Mon | Oct 26, 2020

Digicel Foundation boosts dying art form, empowers St Mary women

Published:Saturday | August 15, 2020 | 12:17 AMCarl Gilchrist/Gleaner Writer
A knitted skirt made by Valrie Lattiebouhair of the Bonnygate Women’s Group, St Mary.
A knitted skirt made by Valrie Lattiebouhair of the Bonnygate Women’s Group, St Mary.

Digicel Foundation’s 15th anniversary grant to the Bonnygate Women’s Group in St Mary is reviving the seemingly dying art forms of embroidery, crochet, and hardanger while empowering the women in the group.

The grant, which was approved in late 2019, allowed coordinator of the group Shirley Duncan to start the process of training 40 women, in March this year, with the aim of putting them on the road to earning an income.

COVID-19 interrupted the schedule, and the women were not able to assemble again until last week, at the Rio Nuevo Guest House, to resume their weekly training schedule.

In the interim, several of the women turned their attention to making masks to protect against COVID-19, turning out several hundred pieces in the process.

Seventy-year-old Norah Lowers, from Seville, St Ann’s Bay, is one of many persons from outside of Bonnygate who was accepted into the training programme. A practising farmer for several years, Lowers said she learned how to crochet and embroider at a young age but joined the group to refresh her skills. With her farming on a downturn, she hopes she will be able to earn an income from doing crocheting and embroidery.

“Is something mi did love. That’s why mi get back in it. Ah can’t sit down and do nothing, so I hope I can make something from this,” Lowers told The Gleaner.

On Tuesday, chief executive officer of Digicel Foundation Charmaine Daniels paid a visit to the second post-COVID meeting to view the progress made and was happy with what she saw.

“I love them,” Daniels said of the fabulous pieces of artwork created by the ladies. “I look at these pieces, and they tell a whole story. When you look at Irish linen and to see the stitching on the Irish linen, it’s amazing! And so I’m just very pleased with the quality of the work that they have put out,” she added.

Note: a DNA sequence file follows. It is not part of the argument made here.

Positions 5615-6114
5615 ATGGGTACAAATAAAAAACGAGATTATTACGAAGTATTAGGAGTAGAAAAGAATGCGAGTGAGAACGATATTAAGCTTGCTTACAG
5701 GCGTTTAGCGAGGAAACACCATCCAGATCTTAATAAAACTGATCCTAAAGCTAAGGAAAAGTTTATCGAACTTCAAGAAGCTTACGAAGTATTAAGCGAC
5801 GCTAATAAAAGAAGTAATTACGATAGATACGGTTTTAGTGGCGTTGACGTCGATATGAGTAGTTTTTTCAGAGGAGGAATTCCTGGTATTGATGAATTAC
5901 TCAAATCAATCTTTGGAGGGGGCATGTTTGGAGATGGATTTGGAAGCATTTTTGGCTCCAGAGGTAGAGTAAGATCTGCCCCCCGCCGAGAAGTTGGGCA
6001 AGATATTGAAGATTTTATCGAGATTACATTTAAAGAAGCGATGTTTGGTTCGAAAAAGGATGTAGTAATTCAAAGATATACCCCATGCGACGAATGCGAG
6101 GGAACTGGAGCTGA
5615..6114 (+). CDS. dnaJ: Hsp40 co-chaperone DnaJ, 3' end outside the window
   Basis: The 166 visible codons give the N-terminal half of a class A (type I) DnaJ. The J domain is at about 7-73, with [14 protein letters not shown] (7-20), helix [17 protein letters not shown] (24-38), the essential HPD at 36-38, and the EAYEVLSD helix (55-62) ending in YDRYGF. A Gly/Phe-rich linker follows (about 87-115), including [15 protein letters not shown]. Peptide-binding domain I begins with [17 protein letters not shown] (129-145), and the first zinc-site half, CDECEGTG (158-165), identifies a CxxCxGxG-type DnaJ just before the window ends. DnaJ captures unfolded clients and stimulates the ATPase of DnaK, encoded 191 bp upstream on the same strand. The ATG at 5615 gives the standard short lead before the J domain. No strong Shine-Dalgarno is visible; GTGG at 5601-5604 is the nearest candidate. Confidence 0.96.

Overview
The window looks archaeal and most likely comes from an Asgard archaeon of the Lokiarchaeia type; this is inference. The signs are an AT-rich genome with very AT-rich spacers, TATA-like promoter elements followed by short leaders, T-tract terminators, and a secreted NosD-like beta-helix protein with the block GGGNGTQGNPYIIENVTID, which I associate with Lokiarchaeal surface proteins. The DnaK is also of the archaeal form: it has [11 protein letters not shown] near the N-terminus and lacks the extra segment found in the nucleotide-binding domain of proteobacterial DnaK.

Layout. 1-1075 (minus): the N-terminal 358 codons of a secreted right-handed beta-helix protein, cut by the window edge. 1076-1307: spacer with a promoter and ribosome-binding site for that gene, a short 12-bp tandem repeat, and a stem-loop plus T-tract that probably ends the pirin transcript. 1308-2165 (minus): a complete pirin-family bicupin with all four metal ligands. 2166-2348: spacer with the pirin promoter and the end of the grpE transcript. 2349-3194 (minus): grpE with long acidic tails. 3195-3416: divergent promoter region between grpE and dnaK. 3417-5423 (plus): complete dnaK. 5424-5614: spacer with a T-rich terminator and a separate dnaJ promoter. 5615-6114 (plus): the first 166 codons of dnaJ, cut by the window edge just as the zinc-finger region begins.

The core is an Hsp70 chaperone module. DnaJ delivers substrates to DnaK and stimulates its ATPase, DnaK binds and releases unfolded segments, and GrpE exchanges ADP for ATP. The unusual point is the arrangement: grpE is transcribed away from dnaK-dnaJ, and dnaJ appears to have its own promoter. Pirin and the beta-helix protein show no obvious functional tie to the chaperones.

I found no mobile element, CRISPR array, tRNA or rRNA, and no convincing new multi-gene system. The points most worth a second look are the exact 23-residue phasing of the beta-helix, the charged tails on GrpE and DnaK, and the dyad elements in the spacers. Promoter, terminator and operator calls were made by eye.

Daniels said the Digicel Foundation loves working with groups like the Bonnygate Women’s Group, which, she said, has opened up participation to persons from neighbouring communities.

According to Daniels: “And what’s interesting about them [is that] it was a dying art form. To see women who were doing hand embroidery, crochet, and we thought that this would be good to invest in these women who were bringing back this art form. We hope that others will come on board and support projects like this, where you find women that are working for their own sustainability because that’s important to us.”

Meanwhile, Duncan, who drafted the proposal that earned the group the Digicel Foundation grant, explained that the Bonnygate Women’s Group is a splinter of the original Allside Workroom, which became defunct in 1997. She said that she was happy to be back helping the women to help themselves.

Impacting Lives

“For me, it’s really [about] impacting lives,” Duncan said. “I spend most of my life, probably over 40 years, trying to empower women because I’m of the opinion that if women are empowered, we will have a better society.”

“Women will tell you that it is this that allows them to send their children to school, buy a little house, do things, so I’m encouraged in doing things like this. What’s in it for me? It’s more the love of it. Writing a proposal and getting it funded, that is my thank you, my feel-good. The visit today by the chief to see what the women are doing, I feel elated.”

Duncan said that the Bonnygate Women’s Group represents a cottage industry and cannot fill demands for products at this time. However, there are plans to expand that include getting younger women involved in the programme.